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KyleCheng

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Everything posted by KyleCheng

  1. Following bridiem's very helpful musical analogy, one can go one step further and argue that the narrative and non-narrative distinction exists even within the categories of "instrumental pieces" or "choral pieces". For choral pieces we have operas (narrative) but also non-narrative pieces like Beethoven's 9th. While it may be harder to tell a story using only instruments, we do have instrumental pieces that bear some narratives, like Schoenberg's Verklärte Nacht or Rimsky-Kirsakoff's Scheherazade. I wonder if you'd agree, RosiesDream, then, that the same can be said about ballet that it is not an art form defined by its content (whether or not narrative exists) but by its form. On a more personal level, I do share your feeling that, for someone who has not been trained in ballet techniques, there can be details whose significance are harder to appreciate. The question then, I suppose, is how much that bothers you. If it keeps you up at night wondering what you're missing, I'd say it's never too late to read and learn about the technical sides of dance (which I have been trying to do through books and videos). If not, that's fine too. Those things you already like, the theatricality, narratives, and visual arts, are quite sufficient reasons to keep returning to the Opera House for.
  2. I find that to be an unfortunate side effect that is getting more common as "smart" watches become more prevalent. I have once sat next to a gentleman who kept checking his light-exuding watch throughout a concert. That is part of the reason I am sticking to my "dumb" watch; dumb as it may be, it boasts the incredible feature of telling time without blinding me and people around me.
  3. I see. Thank you for the information! I think I've seen her in Onegin, if I am not mistaken, but that felt a long while ago. Everything before March 2020 did. I saw the Friday evening performance with Watson/Lamb. Most of my thoughts have been more eloquently put by others so I will not repeat them. Though there seem to have been not as much praise for Sarah Lamb as I feel she deserves. Seeing her in rehearsal, I already felt that her long lines and impeccable elegance showed her to be a wonderful, if not perfect, cast for Beatrice. Now at the main stage, supplemented by the glossy dress and fairy-resembling make-up, she simply looked dreamy, otherworldly but also fragile and sorrowful, reminding one of the absence of a happy ending between the pair. Lastly, a story concerning the lyrical Ed Watson: the last time I saw him was Nov. 2019 at the stage door of the Coliseum, after a triple bill which included a short McGregor piece dance by him alongside Olga Smirnova. I remember saying to him "looking foward to seeing you at the Opera House again soon!" Little did I know it would be nearly two years before that happen...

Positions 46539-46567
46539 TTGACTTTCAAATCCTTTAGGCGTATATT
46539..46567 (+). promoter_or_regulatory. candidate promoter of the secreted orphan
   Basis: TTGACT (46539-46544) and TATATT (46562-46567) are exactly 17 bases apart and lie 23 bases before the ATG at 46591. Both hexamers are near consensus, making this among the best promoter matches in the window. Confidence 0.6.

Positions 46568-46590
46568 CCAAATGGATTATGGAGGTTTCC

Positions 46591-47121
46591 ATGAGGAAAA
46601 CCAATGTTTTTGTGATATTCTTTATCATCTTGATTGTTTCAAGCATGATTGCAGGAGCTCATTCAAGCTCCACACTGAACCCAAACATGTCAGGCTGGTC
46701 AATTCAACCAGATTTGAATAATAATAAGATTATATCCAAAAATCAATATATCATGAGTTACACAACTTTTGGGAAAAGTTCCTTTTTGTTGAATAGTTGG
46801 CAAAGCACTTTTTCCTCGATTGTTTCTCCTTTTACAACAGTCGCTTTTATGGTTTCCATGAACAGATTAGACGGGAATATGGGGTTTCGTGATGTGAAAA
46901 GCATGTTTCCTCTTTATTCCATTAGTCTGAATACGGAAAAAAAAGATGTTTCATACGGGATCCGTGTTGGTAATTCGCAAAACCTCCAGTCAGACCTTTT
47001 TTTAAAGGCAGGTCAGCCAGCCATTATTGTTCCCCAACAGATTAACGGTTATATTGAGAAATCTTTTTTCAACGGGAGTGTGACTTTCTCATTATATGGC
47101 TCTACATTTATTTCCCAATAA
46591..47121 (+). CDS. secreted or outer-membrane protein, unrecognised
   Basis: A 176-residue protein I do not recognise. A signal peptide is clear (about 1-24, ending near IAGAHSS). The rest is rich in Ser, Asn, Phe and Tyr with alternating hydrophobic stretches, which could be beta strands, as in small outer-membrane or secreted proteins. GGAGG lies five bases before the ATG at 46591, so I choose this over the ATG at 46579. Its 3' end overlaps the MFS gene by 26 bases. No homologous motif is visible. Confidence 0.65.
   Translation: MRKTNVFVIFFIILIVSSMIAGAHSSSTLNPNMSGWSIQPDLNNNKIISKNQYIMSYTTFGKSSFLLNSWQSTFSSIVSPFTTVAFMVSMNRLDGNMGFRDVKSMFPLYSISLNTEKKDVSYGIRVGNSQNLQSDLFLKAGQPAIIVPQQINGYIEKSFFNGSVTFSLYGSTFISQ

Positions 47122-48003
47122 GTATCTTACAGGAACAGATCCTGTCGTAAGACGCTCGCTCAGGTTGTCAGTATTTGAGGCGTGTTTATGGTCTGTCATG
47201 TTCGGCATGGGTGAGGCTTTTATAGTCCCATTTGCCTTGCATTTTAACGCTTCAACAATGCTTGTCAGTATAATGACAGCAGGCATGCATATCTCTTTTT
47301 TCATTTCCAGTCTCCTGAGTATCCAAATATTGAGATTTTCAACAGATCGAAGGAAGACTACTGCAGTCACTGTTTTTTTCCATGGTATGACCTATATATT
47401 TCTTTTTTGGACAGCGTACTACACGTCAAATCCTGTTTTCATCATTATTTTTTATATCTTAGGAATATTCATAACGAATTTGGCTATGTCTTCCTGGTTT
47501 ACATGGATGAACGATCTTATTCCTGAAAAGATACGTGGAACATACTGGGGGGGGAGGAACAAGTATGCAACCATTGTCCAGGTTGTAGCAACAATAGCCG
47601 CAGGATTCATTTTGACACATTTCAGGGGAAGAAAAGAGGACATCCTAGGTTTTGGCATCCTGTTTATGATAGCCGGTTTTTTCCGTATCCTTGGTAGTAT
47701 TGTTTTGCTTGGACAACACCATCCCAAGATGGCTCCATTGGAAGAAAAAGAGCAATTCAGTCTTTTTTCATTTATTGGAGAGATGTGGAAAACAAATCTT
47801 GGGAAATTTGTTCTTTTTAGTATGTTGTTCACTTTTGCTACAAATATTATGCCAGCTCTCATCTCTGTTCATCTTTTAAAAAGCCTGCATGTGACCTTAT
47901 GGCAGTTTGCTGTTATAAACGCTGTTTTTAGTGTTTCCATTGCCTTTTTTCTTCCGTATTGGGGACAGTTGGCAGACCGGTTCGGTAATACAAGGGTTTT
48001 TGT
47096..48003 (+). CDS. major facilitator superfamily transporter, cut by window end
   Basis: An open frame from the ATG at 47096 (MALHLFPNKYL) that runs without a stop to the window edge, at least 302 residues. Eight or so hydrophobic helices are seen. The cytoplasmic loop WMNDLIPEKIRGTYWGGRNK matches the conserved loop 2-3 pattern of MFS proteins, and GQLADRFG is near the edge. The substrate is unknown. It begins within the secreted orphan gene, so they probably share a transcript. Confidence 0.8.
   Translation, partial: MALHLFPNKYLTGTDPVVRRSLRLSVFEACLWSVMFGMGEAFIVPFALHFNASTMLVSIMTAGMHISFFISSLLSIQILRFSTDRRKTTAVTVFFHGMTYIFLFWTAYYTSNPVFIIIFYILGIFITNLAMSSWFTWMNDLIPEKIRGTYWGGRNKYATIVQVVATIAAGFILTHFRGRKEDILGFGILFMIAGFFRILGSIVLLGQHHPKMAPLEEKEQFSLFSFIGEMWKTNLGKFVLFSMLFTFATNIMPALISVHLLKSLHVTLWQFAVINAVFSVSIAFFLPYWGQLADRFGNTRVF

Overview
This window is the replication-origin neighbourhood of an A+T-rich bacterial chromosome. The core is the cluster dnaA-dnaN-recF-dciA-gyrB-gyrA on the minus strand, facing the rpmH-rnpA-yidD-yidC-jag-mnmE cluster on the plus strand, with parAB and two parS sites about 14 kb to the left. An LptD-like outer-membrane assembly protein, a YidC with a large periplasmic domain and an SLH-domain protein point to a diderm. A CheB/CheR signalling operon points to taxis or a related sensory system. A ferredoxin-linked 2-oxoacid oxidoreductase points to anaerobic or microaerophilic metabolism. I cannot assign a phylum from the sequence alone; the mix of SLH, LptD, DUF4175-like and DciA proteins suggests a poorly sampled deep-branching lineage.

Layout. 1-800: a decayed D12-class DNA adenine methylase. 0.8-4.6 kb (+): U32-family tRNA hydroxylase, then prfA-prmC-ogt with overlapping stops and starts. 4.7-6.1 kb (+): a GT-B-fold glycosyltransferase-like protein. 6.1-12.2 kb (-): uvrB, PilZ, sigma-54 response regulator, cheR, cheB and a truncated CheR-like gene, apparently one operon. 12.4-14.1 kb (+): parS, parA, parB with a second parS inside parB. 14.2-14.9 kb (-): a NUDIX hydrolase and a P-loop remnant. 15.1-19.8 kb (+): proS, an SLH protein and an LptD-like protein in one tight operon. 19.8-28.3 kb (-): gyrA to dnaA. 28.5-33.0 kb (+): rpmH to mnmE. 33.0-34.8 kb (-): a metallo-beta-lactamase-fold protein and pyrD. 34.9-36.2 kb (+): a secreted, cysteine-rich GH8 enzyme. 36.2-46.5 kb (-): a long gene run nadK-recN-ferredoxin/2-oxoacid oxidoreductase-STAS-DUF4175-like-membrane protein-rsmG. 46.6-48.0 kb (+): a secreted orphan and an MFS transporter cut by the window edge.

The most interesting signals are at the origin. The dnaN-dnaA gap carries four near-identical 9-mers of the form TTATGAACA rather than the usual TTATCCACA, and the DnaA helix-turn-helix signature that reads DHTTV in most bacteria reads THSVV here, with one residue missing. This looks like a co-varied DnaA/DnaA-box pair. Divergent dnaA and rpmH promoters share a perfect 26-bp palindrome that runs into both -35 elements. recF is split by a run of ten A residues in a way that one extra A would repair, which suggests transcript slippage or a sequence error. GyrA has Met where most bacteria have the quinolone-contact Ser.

4. I went on Saturday, where after the performance Kevin O'Hare showed up to give words of tribute and present Alessandra a bouquet. There was also another lovely moment after the curtain was closed. The applause did not stop so the curtain was drawn open again, showing Alessandra, having picked up her bouquet from the floor, in the middle of leaving the stage. She quickly dropped the bouquet, made a small jump, seemingly surprised by the prolonged ovation, and bowed to the passionate crowd several times more. As for the performance itself, I too think that it's probably less a piece designed to wow and impress than one to give you something to think about. @Blossom spoke my mind in terms of the reflection about what it must feel being a ballerina of the age and experience of Ms Ferri's. It is both touching, seeing someone who has been dedicating so many years of her life to the art, and melancholic, feeling reminded of the inevitability of an end to everything, however hard one tries to evade. But needless to say it is lovely and a genuine privilege to see the prima ballerina assoluta dance.
  5. Thank you @Rob S and @Silke H for the lovely photos. Does anyone recognise Ms Nadia Mullova-Barley, current an artist with the RB, in any of them? I saw her name on the cast sheet but I am terribly bad with faces. The interest, of course, stems from my admiration for her mother, whose Mendelssohn concerto I find to be among the bests.
  6. I was at tonight’s (15th) performance, which seems to have the same cast as yesterday’s, and I think Melissa Hamilton was dancing with Mayara Magri. Both are stunning too. I’ve always felt that Melissa looks particularly convincing and stunning (i wish I could be more precise…) in more contemporary choreographies and tonight was no exception.
  7. I feel greatly empathised by many comments above, includes ones about the confusing plot, lack of dancing sequences that develop relationships, synthesiser-based music with very little melody that can be too loud for too long (I don't mind climaxes but surely they shouldn't last 10-min? (pun unintended)), and an absence of escapism. I would also like to echo the praise for Suzuki. After two hours of difficult-to-follow plot I was surprised to find myself rather upset and even a bit enraged by the ending she received (not to spoil anyone), which I'd say attest to her dramatic prowess. To me this final scene (including the creature's final solo) and the pdd between Marie and the captain, were the two highlights of the whole piece. Both of them, I should point out, are deep into the second act; and for that I am glad I stayed to the end. Incidentally, on leaving I overheard a fellow theatre goer speaking with a staff member, both of whom seemed to agree that they liked the second act more than the first.